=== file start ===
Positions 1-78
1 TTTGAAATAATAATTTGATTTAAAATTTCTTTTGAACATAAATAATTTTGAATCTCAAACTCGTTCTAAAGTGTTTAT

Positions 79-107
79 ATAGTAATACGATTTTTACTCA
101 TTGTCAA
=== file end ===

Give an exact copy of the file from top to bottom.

Positions 1-78
1 TTTGAAATAATAATTTGATTTAAAATTTCTTTTGAACATAAATAATTTTGAATCTCAAACTCGTTCTAAAGTGTTTAT

Positions 79-107
79 ATAGTAATACGATTTTTACTCA
101 TTGTCAA